Cooking Dirty: A Story of Life, Sex, Love and Death in the Kitchen
Format: PDF / Kindle (mobi) / ePub
Cooking Dirty is a rollicking account of life “on the line” in the restaurants, far from culinary school, cable TV, and the Michelin Guide—where most of us eat out most of the time. It takes the kitchen memoir to a rough and reckless place.
From his first job scraping trays at a pizzeria at age fifteen, Jason Sheehan worked on the line at all kinds of restaurants: a French colonial and an all-night diner, a crab shack just off the interstate and a fusion restaurant in a former hair salon. Restaurant work, as he describes it in exuberant, sparkling prose, is a way of life in which “your whole universe becomes a small, hot steel box filled with knives and meat and fire.” The kitchen crew is a fraternity with its own rites: cigarettes in the walk-in freezer, sex in the basement, the wartime urgency of the dinner rush. Cooking is a series of personal challenges, from the first perfectly done mussel to the satisfaction of surgically sliced foie gras. And the kitchen itself, as he tells it, is a place in which life’s mysteries are thawed, sliced, broiled, barbecued, and fried—a place where people from the margins find their community and their calling.
With this deeply affecting book, Sheehan (already acclaimed for his reviews) joins the first class of American food writers at a time when books about food have never been better or more popular.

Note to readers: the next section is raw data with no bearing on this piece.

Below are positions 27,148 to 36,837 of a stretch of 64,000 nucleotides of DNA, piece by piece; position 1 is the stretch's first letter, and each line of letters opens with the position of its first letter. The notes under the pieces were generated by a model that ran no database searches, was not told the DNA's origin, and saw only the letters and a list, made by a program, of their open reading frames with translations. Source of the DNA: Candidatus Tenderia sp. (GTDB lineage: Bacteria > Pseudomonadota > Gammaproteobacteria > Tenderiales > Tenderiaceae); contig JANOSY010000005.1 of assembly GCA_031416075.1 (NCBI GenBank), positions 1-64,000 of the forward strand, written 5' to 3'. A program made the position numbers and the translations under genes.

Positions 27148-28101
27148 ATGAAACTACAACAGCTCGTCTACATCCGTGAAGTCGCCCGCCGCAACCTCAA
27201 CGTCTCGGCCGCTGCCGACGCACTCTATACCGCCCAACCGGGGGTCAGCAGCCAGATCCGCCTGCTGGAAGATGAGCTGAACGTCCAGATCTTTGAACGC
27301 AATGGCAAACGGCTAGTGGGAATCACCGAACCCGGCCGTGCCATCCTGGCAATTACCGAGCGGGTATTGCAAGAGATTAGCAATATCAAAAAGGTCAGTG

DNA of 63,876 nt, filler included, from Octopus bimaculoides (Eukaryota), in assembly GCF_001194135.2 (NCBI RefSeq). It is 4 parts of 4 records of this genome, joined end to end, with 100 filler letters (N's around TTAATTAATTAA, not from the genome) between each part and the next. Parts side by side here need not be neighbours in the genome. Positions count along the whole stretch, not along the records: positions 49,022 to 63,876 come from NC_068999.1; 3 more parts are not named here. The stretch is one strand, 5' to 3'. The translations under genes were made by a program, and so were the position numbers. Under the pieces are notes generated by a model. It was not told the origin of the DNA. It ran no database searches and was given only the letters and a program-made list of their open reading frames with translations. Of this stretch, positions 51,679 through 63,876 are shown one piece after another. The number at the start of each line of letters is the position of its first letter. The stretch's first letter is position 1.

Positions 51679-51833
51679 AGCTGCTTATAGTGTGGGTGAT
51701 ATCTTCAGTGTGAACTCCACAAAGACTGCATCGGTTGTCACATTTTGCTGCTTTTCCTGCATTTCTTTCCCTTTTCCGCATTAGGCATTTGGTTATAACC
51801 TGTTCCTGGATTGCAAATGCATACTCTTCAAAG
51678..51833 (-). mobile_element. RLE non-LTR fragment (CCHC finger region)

on Monday afternoon. It’s not like the chubbos ate much, anyway. Too guilty. Double up on the bottled water, put out a half-count of sandwiches and consider it money in the bank. “Chef, you got a minute?” “Does it look like it?” He took a drag off my cigarette. “It’s important.” Jeff stopped, looked up at me sideways. He must’ve known what was coming even if I didn’t exactly. “Jesus, you’re not gonna cry for me are you?” “No, Chef. I’m not going to cry.” “You coming out of the closet?”
reserved for the Sunshine Club. “The fuck’s a Sunshine Club?” I asked Jake, imagining a gathering of granola-eating, unicorn-humping hippie Girl Scouts or mob of elder queers. Jake just smiled like someone’d fishhooked him in the jowls and pulled. “Sunday at seven. And wear a clean shirt.” THE SUNSHINE CLUB turned out to be a loose association of swingers, wife-swappers, closet fetishists, bi-curious dry-humpers, and gang-bang enthusiasts who, in a city such as Rochester, which still clung to
half-flat behind me and put up cakes,” I say, inclining my head toward Wendy. “FNG on toast. He can drop cakes for me when I can’t. He’ll learn fast.” “Really?” James asks. I look up. “Wendy, you a fast learner?” “Yes.” “You ever eaten a pancake before?” He looks confused, as if this is some kind of trick question or double entendre. “A pancake, dumb-ass. Round thing? Syrup on top?” “Yes.” I nod to James. “He’ll figure it out.” Hero says, “He better.” James shakes his head. “I have very
smart. When he was little, he used to dress up all the time. One day he’d put on an army helmet and a backpack and be a soldier. The next day he’d wear this adorable little Boy Scout uniform and carry this bird book around with him. And I’d always get a call from Mrs. So-and-So down the end of the street and she’d say, “Cindy, Jason’s running away again. And he’s dressed like a spaceman or something.” But he always came home, didn’t he? He always came home and he was always so sweet. See? Look
I turned to Diego and asked him (in Spanish) what’d happened and why he was about to commit premeditated murder at the garde-manger station. “Motherfucker tried to touch me,” Diego said, not lowering his knife. Fixing my attention back again on the new chef, I asked, “You tried to touch him?” “His hand,” the schoolboy stammered. “And why were you trying to hold my man’s hand, exactly? Do you love him? Are you going to ask him out on a date?” “No!” said the chef, his face twisting into a mask